Laboratory values showed the Complete Blood Count and Arterial Blood Gas were within normal values. Other therapies given in inpatient care were chest physiotherapy, routine inhalation therapy, analgesia, antibiotics and liquid diets given per NGT; with close monitoring of vital signs and chest tube drain production. Chest tube drains 375cc per 10 hours (0,6cc/kgs/hour, body weight 60 kgs)

Chest Tube Insertion Report (in the ER)
Sepsis and asepsis of the surgical field were performed.
Vulnusscissum on the anterolateral aspect of left hemithorax, sixth intercostal space was identified, size 15x3 cm. Thoracic cavity and diafraghm were intact, no active bleeding.
A no 32 chest tube was inserted on the left midaxilaris line of sixth intercostal space. Initial fluide production was 30 cc, serohemorrhagic with fluctuation (+), initial bubble (+) and respiratory bubble (-). Chest tube was then fixated using 1.0 silk suture. Open wounds were sutured using vicryl x.0, and closed layer by layer.
Operation is finished.

Literature Review
Thoracic trauma accounts for one-forth of all chest-related mortality; two-thirds of these mortalities happen after hospital admission.1,2Trauma to the chest may cause pneumothorax.2,3Based on the patophysiology, there are two types of pneumothorax: tension pneumothorax and traumatic pneumothorax.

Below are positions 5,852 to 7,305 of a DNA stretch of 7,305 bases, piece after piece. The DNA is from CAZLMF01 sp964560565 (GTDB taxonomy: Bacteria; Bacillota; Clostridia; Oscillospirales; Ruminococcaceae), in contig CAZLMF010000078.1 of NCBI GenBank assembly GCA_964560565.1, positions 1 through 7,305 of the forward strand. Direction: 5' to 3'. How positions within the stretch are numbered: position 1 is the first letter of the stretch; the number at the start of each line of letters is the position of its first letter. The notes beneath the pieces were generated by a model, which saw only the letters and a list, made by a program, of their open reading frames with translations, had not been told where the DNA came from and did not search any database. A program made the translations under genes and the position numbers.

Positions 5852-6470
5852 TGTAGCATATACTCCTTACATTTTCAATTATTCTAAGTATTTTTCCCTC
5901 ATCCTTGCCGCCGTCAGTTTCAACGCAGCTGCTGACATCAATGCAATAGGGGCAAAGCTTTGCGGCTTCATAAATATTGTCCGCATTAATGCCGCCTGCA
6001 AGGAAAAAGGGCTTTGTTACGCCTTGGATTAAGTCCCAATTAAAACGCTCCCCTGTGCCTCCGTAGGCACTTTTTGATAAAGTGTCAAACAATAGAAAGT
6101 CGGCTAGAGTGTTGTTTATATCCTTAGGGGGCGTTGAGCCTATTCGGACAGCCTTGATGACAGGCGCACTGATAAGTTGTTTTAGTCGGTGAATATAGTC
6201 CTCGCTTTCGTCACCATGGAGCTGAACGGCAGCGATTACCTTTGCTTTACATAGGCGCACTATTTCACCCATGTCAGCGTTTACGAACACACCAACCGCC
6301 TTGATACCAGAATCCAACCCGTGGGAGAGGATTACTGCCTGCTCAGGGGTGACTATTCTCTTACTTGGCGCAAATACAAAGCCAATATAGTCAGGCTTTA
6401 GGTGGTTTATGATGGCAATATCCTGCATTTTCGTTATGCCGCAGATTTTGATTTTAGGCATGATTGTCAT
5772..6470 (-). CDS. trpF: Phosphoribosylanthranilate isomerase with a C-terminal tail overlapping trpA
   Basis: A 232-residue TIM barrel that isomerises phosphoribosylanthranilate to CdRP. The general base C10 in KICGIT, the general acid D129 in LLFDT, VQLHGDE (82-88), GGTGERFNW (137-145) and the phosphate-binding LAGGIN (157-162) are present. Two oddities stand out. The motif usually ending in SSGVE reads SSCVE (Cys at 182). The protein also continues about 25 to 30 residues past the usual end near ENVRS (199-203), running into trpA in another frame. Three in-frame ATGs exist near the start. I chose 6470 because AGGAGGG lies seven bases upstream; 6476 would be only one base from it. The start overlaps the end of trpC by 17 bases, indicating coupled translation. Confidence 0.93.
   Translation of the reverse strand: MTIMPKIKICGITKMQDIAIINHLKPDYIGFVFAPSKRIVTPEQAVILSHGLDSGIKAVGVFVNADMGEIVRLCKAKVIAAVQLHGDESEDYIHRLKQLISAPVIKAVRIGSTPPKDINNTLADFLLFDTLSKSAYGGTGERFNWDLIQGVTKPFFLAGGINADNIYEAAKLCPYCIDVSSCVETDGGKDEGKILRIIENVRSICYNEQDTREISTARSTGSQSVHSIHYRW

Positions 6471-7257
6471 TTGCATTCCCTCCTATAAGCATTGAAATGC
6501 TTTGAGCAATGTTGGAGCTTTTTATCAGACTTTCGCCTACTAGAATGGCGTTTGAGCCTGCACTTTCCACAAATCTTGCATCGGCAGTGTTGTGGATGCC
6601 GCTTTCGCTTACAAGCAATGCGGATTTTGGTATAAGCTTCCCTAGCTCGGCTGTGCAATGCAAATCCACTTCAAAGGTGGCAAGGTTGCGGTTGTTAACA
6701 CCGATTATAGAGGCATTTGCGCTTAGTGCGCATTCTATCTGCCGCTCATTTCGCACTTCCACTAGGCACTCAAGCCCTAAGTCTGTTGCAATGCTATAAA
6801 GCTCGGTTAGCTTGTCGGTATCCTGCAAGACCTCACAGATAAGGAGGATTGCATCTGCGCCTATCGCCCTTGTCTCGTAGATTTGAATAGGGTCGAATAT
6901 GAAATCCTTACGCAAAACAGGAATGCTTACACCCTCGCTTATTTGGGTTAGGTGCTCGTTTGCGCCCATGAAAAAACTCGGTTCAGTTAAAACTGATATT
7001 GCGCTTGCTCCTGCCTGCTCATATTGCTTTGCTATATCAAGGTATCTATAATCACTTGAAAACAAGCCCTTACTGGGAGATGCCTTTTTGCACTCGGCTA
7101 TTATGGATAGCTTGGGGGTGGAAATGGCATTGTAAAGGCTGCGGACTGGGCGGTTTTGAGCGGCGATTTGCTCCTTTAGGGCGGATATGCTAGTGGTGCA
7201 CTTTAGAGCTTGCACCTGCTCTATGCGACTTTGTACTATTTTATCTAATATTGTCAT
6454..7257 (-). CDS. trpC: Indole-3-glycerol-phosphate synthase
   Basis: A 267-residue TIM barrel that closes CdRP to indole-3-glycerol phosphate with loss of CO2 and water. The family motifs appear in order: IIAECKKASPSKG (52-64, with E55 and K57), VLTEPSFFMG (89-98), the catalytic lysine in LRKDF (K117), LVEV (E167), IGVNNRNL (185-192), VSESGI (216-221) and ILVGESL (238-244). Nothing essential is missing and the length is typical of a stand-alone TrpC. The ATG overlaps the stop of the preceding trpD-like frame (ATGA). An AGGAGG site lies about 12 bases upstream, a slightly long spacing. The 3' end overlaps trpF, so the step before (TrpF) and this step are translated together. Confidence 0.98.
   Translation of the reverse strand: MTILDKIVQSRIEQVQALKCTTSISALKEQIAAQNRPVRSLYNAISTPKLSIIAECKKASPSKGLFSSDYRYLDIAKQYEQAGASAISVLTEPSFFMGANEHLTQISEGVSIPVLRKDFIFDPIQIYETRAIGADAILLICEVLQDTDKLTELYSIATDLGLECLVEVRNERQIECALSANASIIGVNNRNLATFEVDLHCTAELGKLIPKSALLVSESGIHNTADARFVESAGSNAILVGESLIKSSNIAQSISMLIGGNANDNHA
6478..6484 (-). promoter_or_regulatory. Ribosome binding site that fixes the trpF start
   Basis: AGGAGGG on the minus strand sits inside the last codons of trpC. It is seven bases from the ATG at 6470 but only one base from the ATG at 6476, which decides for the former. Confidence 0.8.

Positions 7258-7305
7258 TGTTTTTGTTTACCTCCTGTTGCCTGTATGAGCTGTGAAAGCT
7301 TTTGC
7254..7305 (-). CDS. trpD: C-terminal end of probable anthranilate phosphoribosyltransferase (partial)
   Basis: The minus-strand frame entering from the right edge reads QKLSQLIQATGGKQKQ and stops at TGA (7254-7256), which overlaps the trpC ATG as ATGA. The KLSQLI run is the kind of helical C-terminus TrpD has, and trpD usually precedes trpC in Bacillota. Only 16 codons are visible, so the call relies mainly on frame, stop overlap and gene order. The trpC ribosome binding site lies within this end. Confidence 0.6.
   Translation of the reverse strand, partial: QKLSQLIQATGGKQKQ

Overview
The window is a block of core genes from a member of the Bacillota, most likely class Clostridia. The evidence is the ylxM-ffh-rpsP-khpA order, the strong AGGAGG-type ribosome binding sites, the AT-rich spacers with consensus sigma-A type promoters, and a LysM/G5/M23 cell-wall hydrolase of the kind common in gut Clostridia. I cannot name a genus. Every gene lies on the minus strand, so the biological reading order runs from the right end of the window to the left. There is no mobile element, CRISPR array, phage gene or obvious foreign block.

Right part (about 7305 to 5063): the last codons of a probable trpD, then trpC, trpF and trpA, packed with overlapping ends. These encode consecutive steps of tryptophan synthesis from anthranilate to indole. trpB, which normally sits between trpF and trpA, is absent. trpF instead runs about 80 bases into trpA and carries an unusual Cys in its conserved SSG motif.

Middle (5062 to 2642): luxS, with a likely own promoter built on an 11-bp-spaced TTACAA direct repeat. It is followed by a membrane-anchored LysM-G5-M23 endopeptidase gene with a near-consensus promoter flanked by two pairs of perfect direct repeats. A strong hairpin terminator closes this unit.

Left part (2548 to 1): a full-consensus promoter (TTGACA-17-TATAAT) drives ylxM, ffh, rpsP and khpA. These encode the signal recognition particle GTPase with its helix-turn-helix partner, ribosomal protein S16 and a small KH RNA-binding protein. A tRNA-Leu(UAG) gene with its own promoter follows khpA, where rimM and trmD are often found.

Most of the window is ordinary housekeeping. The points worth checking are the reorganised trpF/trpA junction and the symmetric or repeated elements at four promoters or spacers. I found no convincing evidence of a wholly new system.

In tension pneumothorax, there is disruption in either visceral pleura, parietal pleura of tracheobronkial tree that create abnormal connection between intrapulmonary and intrapleural air.1Traumatic pneumothorax may be caused by blunt or penetrating trauma.1,3 Penetrating trauma, potentially those that creates big open wound on chest wall, will cause open pneumothorax. When the wound size exceeds two-thirds of tracheal diameter, air will fill the intrapleural space causing the loss of pressure gradient.4The ongoing air collection in the pleural space may shift the mediastinum, a life-threatening emergency condition.2
As with other trauma cases, pneumothorax management consists of the management of Airway, Breathing, and Circulation. Sucking chest wound requires emergent wound closing using occlusive or pressure dressing that is taped to the chest wall on 3 sides. This type of closure may create Flutter Type Valve that allows air to flow outside during expiration but not inside during inspiration.4